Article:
A slipstream is defined as “a current of air or water driven back by a revolving propeller or jet engine” and “an assisting force regarded as drawing something along behind something else.” As applies to life, it usually is in retrospect that I recognize this force at work.
On these occasions I met a newly acquired Quest Kodiak Little did I know this particular Kodiak would precede me on a transformational adventure.
Kodiak First Flight
The MAF event in Wichita was a “cold call”. I knew none of the other local supporters. At the event, I had a warm conversation with the then President and CEO, John Boyd who queried me about my relationship with aviation in general and MAF specifically.
I gave the short version of my bio to which he responded, in a lovely British accent “Nancy you would so enjoy volunteering in the hangar at MAF”.
I knew that would be the case, but in all honesty, Nampa, just outside Boise, ID is not on the way to anywhere. It was not, at the time, on my list of places to go.
Yet, the desire got stuck in my soul and I got to take a flight in the Kodiak. That flight watered the seed that had been planted.
The Kodiak Slipstream Pulls
A short time later, I discovered some of my family were going to attend an annual Idaho Rightmeier family picnic in August. I was invited and realized I might be able to bundle these two worthy events into one trip. I applied to be an MAF volunteer, was approved, booked my tickets and headed northwest.
Volunteering at the fabrication shop hit a chord in my soul I was unaware existed. It hearkened back to the days I spent with my dad in the auto shop – except with airplane parts. Of course Daddy had his EAA Bi-plane project setting in the shop as well, which he worked on as he could, so even that felt familiar.
Being a new kid on the fabrication block, I eased into various odd projects:
putting boxes of shipping records into order
sorting airplane parts into their bins and updating spreadsheets
parkerizing and oiling parts for the Kodiak Oleo strut repair kit
sanding and oiling boxes for those parts to go in
bead blasting parts
powder coating custom prop hub tools.
and cutting vinyl for pitot tube covers.
It was energizing! I also got a second flight in the Kodiak. This time, we headed for the hills of Idaho and I got to see just how remarkable this airplane is on 12% plus grades and really short take offs and landings.
MAF Advocacy – Deeper Into The Slipstream!
During the week, the slipstream guided me into becoming a MAF advocate,. I had been asked before, but the timing was not right. Now it was. I began setting up opportunities to speak right away along with my fellow local wing members.
“Hi this is Tim. We met in Nampa in the break room. Your name came up in a conversation today. We need someone to help with the aircraft parts inventory conversion at our base in Indonesia and wonder if you could help”. (long pause while I process the questions racing through my brain). Tim goes on to explain what is needed and why my name came up. I am thinking:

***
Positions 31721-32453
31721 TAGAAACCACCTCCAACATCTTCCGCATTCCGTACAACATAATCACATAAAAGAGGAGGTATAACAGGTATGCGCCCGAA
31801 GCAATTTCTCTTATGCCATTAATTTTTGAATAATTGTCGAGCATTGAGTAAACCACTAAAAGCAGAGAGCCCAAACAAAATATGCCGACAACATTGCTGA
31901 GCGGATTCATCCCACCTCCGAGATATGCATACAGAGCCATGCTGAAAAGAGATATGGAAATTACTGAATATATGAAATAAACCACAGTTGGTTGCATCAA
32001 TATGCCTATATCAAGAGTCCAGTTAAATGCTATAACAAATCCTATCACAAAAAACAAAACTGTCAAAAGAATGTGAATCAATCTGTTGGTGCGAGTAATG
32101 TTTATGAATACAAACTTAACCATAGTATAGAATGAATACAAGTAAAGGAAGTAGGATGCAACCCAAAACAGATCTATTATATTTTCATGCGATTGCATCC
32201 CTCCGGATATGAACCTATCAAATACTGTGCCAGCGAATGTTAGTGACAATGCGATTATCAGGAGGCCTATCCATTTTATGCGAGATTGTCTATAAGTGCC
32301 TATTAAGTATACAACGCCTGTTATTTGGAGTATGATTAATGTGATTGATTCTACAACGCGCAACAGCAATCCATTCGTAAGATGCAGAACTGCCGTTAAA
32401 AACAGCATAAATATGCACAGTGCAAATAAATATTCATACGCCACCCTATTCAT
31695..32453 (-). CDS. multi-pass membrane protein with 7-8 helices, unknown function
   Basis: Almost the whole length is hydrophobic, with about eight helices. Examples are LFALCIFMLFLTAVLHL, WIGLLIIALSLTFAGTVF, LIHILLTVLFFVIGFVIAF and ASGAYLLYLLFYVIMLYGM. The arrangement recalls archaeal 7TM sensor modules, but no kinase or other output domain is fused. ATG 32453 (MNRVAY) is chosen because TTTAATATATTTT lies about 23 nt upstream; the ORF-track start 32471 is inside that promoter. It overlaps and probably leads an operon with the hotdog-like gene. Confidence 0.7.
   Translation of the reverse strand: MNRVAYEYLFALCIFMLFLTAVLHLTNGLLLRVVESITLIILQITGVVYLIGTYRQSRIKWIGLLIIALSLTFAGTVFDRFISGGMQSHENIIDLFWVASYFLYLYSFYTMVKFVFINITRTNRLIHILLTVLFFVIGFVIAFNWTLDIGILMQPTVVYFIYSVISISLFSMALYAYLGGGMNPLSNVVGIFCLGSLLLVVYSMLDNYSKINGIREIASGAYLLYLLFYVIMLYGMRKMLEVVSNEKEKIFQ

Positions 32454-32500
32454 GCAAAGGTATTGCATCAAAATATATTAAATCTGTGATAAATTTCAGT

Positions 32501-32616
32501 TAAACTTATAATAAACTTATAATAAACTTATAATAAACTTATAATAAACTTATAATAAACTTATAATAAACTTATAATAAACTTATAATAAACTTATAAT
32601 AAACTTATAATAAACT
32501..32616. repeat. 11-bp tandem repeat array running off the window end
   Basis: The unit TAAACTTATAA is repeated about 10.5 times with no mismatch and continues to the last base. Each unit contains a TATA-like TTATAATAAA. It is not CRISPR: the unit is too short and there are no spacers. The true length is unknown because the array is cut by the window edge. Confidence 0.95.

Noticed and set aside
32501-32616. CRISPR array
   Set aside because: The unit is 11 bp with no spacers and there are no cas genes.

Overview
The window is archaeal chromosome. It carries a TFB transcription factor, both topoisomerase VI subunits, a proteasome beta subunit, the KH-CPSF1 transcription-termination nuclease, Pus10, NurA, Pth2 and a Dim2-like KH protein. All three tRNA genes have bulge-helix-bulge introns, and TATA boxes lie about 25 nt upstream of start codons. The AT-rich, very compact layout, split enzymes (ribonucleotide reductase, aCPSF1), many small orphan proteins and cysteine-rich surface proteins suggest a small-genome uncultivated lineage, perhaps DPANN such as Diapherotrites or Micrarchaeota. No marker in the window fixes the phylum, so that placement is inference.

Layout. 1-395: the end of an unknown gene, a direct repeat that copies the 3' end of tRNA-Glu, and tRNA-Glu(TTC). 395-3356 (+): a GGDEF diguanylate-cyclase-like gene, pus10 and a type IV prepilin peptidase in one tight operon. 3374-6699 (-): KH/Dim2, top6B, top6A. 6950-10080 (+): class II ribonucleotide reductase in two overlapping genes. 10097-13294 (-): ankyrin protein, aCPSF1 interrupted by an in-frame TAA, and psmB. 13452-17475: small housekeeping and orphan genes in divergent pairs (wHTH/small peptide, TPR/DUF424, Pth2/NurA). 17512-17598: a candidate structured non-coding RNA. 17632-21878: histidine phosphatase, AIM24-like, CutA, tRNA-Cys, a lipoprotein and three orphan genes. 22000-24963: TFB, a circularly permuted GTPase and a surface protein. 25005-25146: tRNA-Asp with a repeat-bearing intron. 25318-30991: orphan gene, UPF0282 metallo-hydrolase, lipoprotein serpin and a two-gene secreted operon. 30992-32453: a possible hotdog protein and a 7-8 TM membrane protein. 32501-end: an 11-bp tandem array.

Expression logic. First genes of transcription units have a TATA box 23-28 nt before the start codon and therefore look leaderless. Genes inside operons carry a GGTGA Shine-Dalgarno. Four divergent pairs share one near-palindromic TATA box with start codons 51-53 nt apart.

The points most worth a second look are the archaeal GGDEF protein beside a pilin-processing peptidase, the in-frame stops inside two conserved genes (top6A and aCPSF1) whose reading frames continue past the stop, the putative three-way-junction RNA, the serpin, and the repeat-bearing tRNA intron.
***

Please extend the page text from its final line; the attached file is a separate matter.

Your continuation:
passport – check
immunizations – check
calendar – flexible
After answering a few preliminary questions, I said, “I can’t think of a reason to say no”! Details needed sorting out as to timing, visa and a consultation with my spouse, but I left Walmart headed to Sentani, Papua Indonesia.
Gasp! What will husband think? I sent him text. No Response. Hummm. Head spinning, I drove home. My husband came out of the house grinning from ear to ear. He was on-board. So preparations began. I had asked for two conditions:
First. that the trip not interfere with Thanksgiving. My family had planned a large gathering this year. and my mother was adamant that David and I attend.
Second, that I be home in time for our 40th Wedding Anniversary December 17.
Diving Into The Kodiak Slipstream
I left the day after Thanksgiving and returned at 10 PM the night before our special day. Three weeks and two days with a lifetime of experiences, including my 64th birthday (what a neat gift).
As we toured the hangar, an old friend greeted me: the Kodiak I had met during my tour of headquarters in June of 2016 and then flew in Wichita. The same one I flew in a year later during my volunteer week.
There she was with her new Indonesian name: PK-MEK, undergoing certification for her mission in her new home.
My time and work in Indonesia pulled from multiple aspects of my life skills. God infused skills. It is stunning how God does this, if we allow Him access. Oh the adventures!
Have you discovered any “slipstreams” in your life? Be sure to share in the comments!
One thought on “How Does One Find The Slipstream To A Transformational Adventure?”
Wonderful post, Nancy!